Sometimes in life, we need to indulge. Pizza is one of my many indulgences. In some ways, this might seem counterintuitive to my philosophy of happiness, because I’ve said before that being happy isn’t about a single moment of joy, but it’s a permanent state of being. As such, you’d think that a junk food like pizza would fall into the category of things that gives you a temporary feeling of happiness, but that ultimately has a negative impact on your happiness because it undermines physical happiness, which is one of the five pillars of happiness. Physical happiness comes from having a healthy and working body.
So, how does my philosophy of happiness square with my love for pizza?
I’m a big believer in Stoic philosophy, as well as of Eastern philosophies. However, what I am not a believer in is asceticism and self-denial.
My mother used to say to me that everything is good as long as it’s in moderation. While there’s probably a few subjects you could argue with that statement on, in general, it is probably one of the most wise statements ever uttered. I didn’t realize it when I was a toddler, but my mother is apparently a Taoist master.
In short, as long as I’m not eating pizza on a daily basis, I can appreciate it is as one of my greatest indulgences. It’s one of those things that I can appreciate in life, just like a beautiful sunset or a gorgeous landscape.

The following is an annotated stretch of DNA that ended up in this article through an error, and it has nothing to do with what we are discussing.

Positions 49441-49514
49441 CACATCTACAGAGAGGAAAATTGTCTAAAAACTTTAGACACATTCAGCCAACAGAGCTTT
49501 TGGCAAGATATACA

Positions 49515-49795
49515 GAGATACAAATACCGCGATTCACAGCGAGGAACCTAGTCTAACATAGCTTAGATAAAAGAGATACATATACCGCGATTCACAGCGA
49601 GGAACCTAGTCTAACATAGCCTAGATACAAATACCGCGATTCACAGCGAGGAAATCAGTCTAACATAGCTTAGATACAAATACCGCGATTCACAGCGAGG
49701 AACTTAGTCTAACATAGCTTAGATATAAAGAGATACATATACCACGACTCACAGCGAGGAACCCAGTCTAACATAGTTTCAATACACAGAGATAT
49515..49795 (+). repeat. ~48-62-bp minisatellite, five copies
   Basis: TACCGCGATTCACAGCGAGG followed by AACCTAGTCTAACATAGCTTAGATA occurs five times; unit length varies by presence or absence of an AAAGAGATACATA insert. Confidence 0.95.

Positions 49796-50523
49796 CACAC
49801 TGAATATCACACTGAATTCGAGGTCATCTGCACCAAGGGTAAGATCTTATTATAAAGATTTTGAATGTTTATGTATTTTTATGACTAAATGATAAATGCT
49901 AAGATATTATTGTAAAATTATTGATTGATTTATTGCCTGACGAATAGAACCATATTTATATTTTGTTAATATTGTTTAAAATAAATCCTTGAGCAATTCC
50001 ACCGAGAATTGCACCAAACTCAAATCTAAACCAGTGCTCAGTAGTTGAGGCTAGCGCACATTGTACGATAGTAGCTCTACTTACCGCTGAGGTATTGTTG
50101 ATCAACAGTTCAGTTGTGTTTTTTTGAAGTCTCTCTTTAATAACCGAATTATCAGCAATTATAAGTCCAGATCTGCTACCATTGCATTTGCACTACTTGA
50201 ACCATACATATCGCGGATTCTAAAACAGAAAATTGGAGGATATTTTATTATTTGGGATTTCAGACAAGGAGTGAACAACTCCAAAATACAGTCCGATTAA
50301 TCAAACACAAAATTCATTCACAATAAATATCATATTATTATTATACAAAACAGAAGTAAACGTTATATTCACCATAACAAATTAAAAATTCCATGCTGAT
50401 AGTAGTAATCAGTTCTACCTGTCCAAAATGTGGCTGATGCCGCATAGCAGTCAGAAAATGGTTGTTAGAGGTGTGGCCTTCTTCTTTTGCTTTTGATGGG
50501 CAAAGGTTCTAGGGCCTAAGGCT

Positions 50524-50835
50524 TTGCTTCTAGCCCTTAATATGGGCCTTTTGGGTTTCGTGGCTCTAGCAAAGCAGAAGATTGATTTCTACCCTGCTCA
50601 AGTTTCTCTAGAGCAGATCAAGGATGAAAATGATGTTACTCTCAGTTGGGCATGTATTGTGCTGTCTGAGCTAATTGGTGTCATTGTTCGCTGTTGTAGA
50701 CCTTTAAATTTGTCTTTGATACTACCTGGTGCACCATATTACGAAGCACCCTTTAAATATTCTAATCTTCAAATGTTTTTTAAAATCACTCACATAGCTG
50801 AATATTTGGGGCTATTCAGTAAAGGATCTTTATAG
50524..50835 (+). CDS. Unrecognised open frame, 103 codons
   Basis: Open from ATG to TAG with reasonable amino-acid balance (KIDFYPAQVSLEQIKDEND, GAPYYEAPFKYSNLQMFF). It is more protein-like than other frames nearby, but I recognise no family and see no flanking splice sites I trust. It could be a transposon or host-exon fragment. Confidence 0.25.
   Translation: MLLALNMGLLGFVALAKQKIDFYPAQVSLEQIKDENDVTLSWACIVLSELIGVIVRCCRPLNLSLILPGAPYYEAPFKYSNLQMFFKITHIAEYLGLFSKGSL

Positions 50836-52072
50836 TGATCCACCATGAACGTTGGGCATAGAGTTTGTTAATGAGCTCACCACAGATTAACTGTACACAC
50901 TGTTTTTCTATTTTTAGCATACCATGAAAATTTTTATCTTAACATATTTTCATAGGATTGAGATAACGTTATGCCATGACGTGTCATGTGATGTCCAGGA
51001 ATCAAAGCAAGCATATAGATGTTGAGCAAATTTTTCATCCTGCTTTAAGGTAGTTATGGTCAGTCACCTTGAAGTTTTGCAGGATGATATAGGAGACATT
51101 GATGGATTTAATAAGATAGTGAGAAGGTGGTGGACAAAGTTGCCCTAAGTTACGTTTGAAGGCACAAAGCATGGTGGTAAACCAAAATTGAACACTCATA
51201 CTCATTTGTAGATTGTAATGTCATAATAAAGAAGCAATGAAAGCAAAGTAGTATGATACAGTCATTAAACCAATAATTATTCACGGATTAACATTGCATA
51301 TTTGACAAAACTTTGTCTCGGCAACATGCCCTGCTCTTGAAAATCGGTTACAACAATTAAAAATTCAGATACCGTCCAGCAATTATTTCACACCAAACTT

So, of all the foods in the world, why is pizza my guilty pleasure?
Probably because it’s one of the most genius foods ever created. Anything can go on a pizza, and the different styles of pizza are as numerous as there are pizzerias.
Earlier in 2014, I was visiting Italy with my better half. And on our trip, we met an older Italian couple who lived in New York City for about twenty years. After about fifteen minutes of learning about their fascinating story, I asked a question that was near and dear to my heart: “So, where is the best pizza in the world?”
I fully expected the answer to be either Rome or Naples, the two most common answers you get when asking Italians this question. The answer, to my surprise was: “New York City, fuggedaboutit.”
(and no, I’m not making up the Sopranos-style fuggedaboutit)
This is what I love about this food. There are so many different ways of making it, and each is so unique that everyone can have their favourite and they’re fully entitled to it.
Combine that with my love of cooking, and you have a food that was tailor-made for a wannabe foodie who likes experimenting with different dishes.
That being said, I think I’m going to go roll some dough.